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Cyber Security Best Practices

With Covid-19 hitting hard earlier this year, and seemingly on the move again today, the need for corporate office jobs going remote has increased nearly overnight putting a strain on IT Security teams. Continuing our conversation around Cyber Security awareness and how we can help you with best practices, we want to remind you of some things that you can do on your part to take active steps on being proactive and aware. There are 8 important items recommended by the National Cyber Security Alliance that you should be aware about. Today we will talk about four of them. Click on the subscribe button to get the other four in our monthly newsletter.

Passwords

Just taking a few of these steps can dramatically reduce the risk of compromise

  • Password Manager – There are many to choose from that are free. They can assist in automating the fixes of the possible threats mentioned below.
  • Don’t write passwords on Sticky notes and stick to the back of your laptop.
  • Use 10 characters, (hackers use 16 minimum) and random passwords.
  • Don’t use the same passwords for every login – If a certain company gets hacked and the hacker gets a hold of your password, they now have the password to all your accounts you use that same password for.
  • Use Multi-Factor Authentication where possible such as face ID, fingerprint biometrics, adding a mobile number – If a password is found out then these tools will add another layer of protection.

Data Handling

Sharing information should be on a need-to-know basis. For example, you get a mass email addressed to all the employees from HR to reply with W2 information, and you reply all to ten employees with your personal information which includes name, birthdate and your social security number. What now? IT damage control – we can recall the message but that will only work with the emails that weren’t opened. What about the ones that opened? A previous employer of mine had to go to all ten of the computers individually and erase that particular email.

Computer Theft

Having something stolen from you is just an awful thing. Let’s say you work at a doctors office and have remote capabilities to log in from your home laptop. You have an easy password like 123456 set up and leave your laptop in the car because you were headed to pick your kids up. Unfortunately; your car has been broken into and you forget you had left your laptop in the car overnight. Your laptop is gone and all of the sensitive client medical records are at jeopardy being tampered with. This kind of negligence not only puts you at risk but your employer, their practice, their clients and all of the HIPPA compliance laws that you have been maintaining go out the window. Stolen data is much more damaging long term then the loss of the physical device. There are countermeasures that can be taken to help protect your data.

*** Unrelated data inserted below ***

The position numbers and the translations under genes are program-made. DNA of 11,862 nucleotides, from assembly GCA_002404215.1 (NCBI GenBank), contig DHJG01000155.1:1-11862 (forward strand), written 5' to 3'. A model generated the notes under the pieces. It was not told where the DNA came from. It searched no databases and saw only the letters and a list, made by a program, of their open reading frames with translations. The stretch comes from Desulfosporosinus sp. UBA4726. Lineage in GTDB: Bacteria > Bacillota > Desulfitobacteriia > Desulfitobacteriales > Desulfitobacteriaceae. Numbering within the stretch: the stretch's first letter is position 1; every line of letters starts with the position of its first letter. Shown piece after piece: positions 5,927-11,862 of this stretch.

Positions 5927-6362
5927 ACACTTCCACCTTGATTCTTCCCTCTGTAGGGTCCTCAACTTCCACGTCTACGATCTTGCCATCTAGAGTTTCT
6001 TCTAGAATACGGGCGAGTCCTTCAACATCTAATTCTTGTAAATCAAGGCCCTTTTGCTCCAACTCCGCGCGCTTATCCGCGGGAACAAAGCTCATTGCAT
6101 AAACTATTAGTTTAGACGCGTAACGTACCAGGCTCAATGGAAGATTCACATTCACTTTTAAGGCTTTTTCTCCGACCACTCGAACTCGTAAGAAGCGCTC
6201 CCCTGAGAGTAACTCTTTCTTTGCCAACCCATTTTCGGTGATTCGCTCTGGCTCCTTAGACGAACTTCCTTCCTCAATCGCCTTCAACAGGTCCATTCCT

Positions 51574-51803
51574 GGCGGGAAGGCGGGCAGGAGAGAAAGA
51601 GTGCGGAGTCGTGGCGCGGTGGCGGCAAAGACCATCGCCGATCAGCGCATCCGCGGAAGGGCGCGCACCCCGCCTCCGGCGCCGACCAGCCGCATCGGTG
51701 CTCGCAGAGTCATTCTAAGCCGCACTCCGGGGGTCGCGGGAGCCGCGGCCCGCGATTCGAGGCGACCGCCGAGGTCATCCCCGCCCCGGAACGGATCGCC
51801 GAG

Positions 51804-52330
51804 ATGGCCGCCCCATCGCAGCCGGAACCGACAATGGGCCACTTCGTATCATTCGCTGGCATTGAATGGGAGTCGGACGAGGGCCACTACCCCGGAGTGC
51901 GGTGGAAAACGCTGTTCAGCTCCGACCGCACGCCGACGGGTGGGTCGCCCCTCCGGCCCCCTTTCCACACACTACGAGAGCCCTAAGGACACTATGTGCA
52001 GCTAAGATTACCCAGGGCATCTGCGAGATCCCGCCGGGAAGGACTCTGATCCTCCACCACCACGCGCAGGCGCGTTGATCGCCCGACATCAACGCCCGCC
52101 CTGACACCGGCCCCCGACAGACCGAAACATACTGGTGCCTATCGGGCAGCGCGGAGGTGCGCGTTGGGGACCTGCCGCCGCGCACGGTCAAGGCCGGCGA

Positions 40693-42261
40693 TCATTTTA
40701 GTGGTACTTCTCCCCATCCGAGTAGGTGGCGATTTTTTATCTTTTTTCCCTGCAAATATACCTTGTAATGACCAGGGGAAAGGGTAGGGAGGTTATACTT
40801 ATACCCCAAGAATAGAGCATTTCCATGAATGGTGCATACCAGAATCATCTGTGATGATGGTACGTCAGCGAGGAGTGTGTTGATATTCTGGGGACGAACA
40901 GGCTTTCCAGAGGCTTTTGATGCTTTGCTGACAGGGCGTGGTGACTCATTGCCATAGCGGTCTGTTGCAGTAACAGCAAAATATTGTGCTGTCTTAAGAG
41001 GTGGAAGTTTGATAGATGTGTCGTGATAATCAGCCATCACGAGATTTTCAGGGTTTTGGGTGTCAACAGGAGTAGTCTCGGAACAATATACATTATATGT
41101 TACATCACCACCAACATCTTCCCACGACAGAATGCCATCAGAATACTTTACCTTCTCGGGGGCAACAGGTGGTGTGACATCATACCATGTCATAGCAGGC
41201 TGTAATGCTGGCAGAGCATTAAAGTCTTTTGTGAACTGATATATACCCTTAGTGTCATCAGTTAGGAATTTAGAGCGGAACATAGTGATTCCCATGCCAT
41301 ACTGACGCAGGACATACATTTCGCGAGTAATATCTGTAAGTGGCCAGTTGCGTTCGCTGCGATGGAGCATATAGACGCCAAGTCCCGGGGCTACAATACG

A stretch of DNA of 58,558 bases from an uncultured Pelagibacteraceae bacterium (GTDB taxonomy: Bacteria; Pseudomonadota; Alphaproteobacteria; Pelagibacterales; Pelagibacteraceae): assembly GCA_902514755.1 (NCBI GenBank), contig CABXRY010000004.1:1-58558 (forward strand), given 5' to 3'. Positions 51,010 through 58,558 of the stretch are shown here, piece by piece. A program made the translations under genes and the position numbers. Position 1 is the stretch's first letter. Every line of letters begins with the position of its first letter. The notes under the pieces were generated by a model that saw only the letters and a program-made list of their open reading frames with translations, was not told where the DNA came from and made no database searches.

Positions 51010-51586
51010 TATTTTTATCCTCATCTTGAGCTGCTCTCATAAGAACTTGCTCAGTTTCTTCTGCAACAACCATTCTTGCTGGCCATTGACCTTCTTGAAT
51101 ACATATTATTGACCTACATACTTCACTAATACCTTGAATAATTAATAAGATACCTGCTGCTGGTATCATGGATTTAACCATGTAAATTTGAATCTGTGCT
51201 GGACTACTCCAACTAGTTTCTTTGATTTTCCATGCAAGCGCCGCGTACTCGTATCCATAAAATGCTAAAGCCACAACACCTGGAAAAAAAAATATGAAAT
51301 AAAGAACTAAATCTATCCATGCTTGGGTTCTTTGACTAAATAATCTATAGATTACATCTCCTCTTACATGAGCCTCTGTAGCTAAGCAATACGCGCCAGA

• Use strong authentication to access your device. Don’t let convenience get in the way.
  • If you’re able to, encrypt your data.
  • If possible, enable remote wiping capabilities. (Learn more about this TEKMATE offering below)
  • The most important thing – BACK UP YOUR DATA!

Phishing and Ransomware

Phishing is a method an attacker uses to try to get people to click a link that takes the user to a malicious site or automatically downloads an attachment on their computer in the background without your knowledge or acceptance. It can come through email, text messages or even instant messenger applications.

Ransomware is software that locks data by encrypting it and won’t be unlocked through decryption until a ransom is paid. Here are some preventative steps you can take to protect your self from Phishing and Ransomware attacks:

  • Look for suspicious emails – If Amazon is sending you an email to update your credit card information because your card has expired for your prime membership it would be from the amazon.com domain. Some tricks scammers use usually have a public domain like amazonpayment@gmail.com to trick the end user. Also be wary of @amazon.co or @amazon.org
  • If you’re unsure at all, it’s probably not important enough to take the risk.
  • Make sure your Anti-virus software is up to date.

These are just a few simple security measures you can take to avoid becoming a victim of a Cyber Security attack. Be aware when entering sensitive information into websites and keep things on a need-to-know basis. Although these are precautionary measures, there is nothing like having a professional Managed Services team help you and your company prevent an attack from happening while improving your overarching security posture.

To learn more about how TEKMATE’s Managed IT works for hundreds of users, email us at hello@tek-mate.com or give us a call at 941-946-7800.